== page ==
9 years ago
The Sunnis in the Anbar Province have taken a rapid ride from enemy of the United States, to tepid ally, to strong ally, and finally to full partner. In Operations in Northern Iraq we discussed the movement of the last of al Qaeda North to Mosul, Tikrit and outlying areas. In Last Stand in Mosul we expanded this discussion to include the diehard Ba’athists and Fedayeen Saddam who will not reconcile; they also have retreated to the North. In light of these developments, it is important that the “awakening” has finally expanded to the North.
HAWIJA, Iraq (AP) – Nearly 6,000 Sunni Arab residents joined a security pact with American forces Wednesday in what U.S. officers described as a critical step in plugging the remaining escape routes for extremists flushed from former strongholds.
The new alliance—called the single largest single volunteer mobilization since the war began—covers the “last gateway” for groups such as al-Qaida in Iraq seeking new havens in northern Iraq, U.S. military officials said.
U.S. commanders have tried to build a ring around insurgents who fled military offensives launched earlier this year in the western Anbar province and later into Baghdad and surrounding areas. In many places, the U.S.-led battles were given key help from tribal militias—mainly Sunnis—that had turned again al-Qaida and other groups.
Extremists have sought new footholds in northern areas once loyal to Saddam Hussein’s Baath party as the U.S.-led gains have mounted across central regions …
The ceremony to pledge the 6,000 new fighters was presided over by dozen sheiks—each draped in black robes trimmed with gold braiding—who signed the contract on behalf of tribesmen at a small U.S. outpost in north-central Iraq.
For about $275 a month—nearly the salary for the typical Iraqi policeman—the tribesmen will man about 200 security checkpoints beginning Dec. 7, supplementing hundreds of Iraqi forces already in the area.
But a cautionary note is in order. We have strongly advocated and supported the strategy of “concerned citizens” and paid neighborhood watch and auxiliary police, but they must eventually be integrated into the the Iraqi government – either police or Iraqi Security Forces. Anthony Cordesman states.
A change in US tactics, and the Sunni tribal uprising in Anbar province, have sharply reduced the level of violence in some important parts of Iraq. The violence and numbers of dead are down to the levels of spring 2006, before the escalation of civil violence that tore the country apart. The worst fighting is now concentrated in and around the mixed areas in Diyala. Large parts of Baghdad and many formerly hostile towns in the west are relatively secure. The number of improvised explosive device attacks has also declined. How much of that is due to Iranian restraint, improved US tactics and technology or less active Shia hostility to coalition forces is as unclear as how long the drop will last.
US and Iraqi forces are scoring important, if regional, tactical victories. However, these cover only western and central Iraq and may well be temporary. For all the claims that the “surge” worked, it is clear that it did not work purely on its own. The build-up of US forces and change in tactics from staying in bases to “win and hold” have accomplished a great deal. However, it was only the combination of the tribal uprising in Anbar, the build-up of troops and the change in US tactics that prevented al-Qaeda and its supporters from dispersing to the areas around Baghdad and intensifying the fighting in central Iraq.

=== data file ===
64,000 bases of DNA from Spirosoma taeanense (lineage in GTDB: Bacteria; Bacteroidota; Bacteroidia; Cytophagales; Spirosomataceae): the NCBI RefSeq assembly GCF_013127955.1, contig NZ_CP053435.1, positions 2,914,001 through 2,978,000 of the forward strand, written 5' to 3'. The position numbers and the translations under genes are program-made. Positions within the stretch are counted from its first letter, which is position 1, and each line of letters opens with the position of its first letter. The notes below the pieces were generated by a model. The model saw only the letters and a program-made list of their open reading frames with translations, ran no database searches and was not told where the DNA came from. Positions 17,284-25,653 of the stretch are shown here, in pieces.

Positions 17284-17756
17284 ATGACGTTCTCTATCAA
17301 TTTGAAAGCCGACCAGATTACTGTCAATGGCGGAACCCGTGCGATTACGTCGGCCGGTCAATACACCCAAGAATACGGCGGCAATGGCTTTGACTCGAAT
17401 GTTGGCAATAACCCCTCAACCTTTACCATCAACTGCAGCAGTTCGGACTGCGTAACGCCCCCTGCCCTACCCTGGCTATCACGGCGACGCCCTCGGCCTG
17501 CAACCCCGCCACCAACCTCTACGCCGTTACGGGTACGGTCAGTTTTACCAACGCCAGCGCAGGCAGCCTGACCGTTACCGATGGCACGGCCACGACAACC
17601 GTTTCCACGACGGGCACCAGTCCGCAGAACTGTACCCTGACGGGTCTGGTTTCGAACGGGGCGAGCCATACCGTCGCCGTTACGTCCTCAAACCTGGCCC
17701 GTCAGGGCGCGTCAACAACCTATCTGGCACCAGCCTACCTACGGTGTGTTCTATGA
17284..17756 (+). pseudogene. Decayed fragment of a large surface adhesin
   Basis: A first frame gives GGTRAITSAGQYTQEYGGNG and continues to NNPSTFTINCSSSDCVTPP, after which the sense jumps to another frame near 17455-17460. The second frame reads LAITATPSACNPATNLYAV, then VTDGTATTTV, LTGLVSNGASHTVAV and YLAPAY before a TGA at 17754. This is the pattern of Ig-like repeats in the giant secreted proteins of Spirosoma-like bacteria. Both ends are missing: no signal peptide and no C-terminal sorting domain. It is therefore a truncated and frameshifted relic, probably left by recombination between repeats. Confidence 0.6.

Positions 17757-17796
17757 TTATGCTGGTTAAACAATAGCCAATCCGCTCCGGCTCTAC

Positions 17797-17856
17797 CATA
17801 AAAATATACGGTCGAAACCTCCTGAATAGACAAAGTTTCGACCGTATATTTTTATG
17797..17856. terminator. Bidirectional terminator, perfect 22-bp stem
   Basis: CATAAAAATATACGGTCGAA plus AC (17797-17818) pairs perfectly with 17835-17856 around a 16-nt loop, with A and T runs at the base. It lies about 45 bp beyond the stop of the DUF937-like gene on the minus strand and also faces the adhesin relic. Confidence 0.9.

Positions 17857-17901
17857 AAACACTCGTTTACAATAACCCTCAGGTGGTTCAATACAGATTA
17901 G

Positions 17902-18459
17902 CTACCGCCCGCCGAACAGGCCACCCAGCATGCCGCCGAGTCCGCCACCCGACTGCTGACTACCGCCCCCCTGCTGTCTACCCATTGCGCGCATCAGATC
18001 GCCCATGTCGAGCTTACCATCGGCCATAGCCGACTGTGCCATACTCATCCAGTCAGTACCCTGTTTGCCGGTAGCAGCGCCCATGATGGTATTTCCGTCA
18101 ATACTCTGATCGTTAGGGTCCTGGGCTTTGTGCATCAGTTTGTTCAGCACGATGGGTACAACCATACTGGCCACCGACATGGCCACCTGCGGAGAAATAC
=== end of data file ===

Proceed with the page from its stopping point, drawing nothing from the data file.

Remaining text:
The US team in Iraq deserves great credit for reacting to the Sunni tribal uprising in Anbar, supporting and co-opting it and broadening it to other areas. But that effort may be wasted if the Iraqi government continues to equivocate in allowing the Sunnis to join the police and security services, and if Iraq’s factions cannot agree on how to share the nation’s power and wealth. Everything depends on converting a US-led military success into Iraqi political accommodation.
Cordesman’s words echoes the sentiments of the Sunnis. An eerie warning was recently issued by a top Sunni cleric concerning the fate of the Sunni fighters who sided with the U.S.
A top Iraqi Sunni cleric called on Wednesday for the tens of thousands of Sunni Arab militants allied to US forces in the fight against Al-Qaeda to be integrated into the regular security forces.
Sheikh Ahmed Abdul Ghafour al-Samarraie, head of the Sunni endowment, told AFP that the fate of around 70,000 Sunni Arab men fighting against Al-Qaeda in Iraq militants must be decided by Baghdad soon.
“The fate of these 70,000 men is not defined and it must be decided soon,” said Samarraie, whose organisation oversees the management of all Sunni shrines across Iraq.
“These fighters must be integrated into the police and army,” he said.
It is clear that the Anbaris in particular desire a long term U.S. presence in terms of investment and financing. It is also clear that they desire the eventual departure of U.S. forces – at least in terms of military authority, even if a force presence is kept for years to ensure the security of Iraq (perhaps with bases in the Kurdish region). What is not clear is just how long the surge can be maintained or troops can continue to patrol through the streets without being seen as the occupier rather than the ally.
The situation is proceeding apace in Iraq, and the government has an opportunity to integrate the Sunni forces into the nation-state. Failure to do so may bring catastrophy, but success will bring a stand down of a significant number of U.S. forces in Iraq and their possible redeployment to Afghanistan.